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Thermonuclear Warrior!!! - 97%

GrimAndFrostbitten, April 1st, 2004

This album is from an era where the Soviet Union was still alive, the outbreak of war seemed inevitable, military technology had advanced to where the world could be destroyed by a nuclear holocaust at the push of a button within 15 minutes, and movies like The Day After gripped the nation. It was during this time that Carnivore focused on that reality and composed jeremiads of a bleak and grim future where cannibal barbarians clad in leather, fur and chains ruled a radioactive wasteland while survivors huddled underground like moles, where God commits suicide and condemns mankind to utter damnation. Nothing like it could ever quite be created again.

The music represents their themes very well. If the metal influences of thrash were taken directly from Black Sabbath, it would sound quite a bit like Carnivore. It's not pre-death metal like Kreator or Slayer, but it's nevertheless very bold, brutal and intimidating. There's strong passages of Sabbath-like doom throughout the songs that paint utterly bleak landscapes of a nuclear wasteland inbetween the furious outbreaks of deep-toned, warlike thrash. Lord Petrus's vocals on this album are among my favorite vocals in all of metal, as they're clear and bold yet sound like violent barbarian battle cries from a hulking nuclear warrior, especially with the faint echo effect occasionally used.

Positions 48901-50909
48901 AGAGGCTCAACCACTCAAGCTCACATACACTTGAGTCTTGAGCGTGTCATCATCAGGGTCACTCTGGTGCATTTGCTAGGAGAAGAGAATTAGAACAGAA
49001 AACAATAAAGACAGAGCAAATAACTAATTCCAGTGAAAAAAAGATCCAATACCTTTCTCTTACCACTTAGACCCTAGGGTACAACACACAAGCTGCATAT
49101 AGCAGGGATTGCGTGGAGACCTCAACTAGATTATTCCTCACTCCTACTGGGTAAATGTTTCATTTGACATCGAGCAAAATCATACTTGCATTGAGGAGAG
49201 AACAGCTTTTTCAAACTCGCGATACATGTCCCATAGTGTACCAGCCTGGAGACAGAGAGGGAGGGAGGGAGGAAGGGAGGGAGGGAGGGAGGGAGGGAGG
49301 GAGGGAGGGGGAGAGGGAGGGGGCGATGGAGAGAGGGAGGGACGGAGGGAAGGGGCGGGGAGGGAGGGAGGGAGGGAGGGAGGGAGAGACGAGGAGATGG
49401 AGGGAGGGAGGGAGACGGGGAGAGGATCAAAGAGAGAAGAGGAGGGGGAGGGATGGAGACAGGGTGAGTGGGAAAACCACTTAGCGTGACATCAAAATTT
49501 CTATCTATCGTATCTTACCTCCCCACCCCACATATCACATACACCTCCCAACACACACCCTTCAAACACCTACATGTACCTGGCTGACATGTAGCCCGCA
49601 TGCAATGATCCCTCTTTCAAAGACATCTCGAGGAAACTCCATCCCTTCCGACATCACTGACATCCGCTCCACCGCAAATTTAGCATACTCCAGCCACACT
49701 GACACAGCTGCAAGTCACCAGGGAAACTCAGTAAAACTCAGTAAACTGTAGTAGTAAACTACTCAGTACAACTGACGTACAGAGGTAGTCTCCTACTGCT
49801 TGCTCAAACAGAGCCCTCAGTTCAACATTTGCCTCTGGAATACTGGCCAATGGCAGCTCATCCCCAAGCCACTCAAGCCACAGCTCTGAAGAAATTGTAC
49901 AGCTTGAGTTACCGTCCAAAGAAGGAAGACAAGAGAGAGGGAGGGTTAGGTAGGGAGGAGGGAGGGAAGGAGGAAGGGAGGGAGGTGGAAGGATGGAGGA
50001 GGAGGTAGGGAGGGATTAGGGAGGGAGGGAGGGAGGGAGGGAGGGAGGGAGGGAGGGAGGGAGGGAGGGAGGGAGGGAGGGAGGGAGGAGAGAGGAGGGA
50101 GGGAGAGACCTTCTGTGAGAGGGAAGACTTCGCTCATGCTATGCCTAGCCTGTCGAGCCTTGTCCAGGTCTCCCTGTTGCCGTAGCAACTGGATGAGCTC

Almost all the songs on this album are outstanding. Armageddon is a solid headbanger that's a direct tribute to the horrors of nuclear war. Male Supremacy is amazing in its capacity to go from insane ultra-masculine savage barbarity to a soft love song, and then right back to insanity again. Thermonuclear Warrior is an insane song of genocidal violence with some very intense riffs and drum work. World War III and IV is an epic and brutal, and a bit over the top masterpiece of a nuclear exchange and a brutal, unrestricted warfare that eventually ends up in the extinction of man and the complete planetary destruction of the Earth.

I've had this in my possession for years, and it never gets old. It's an essential thrash classic that often goes overlooked.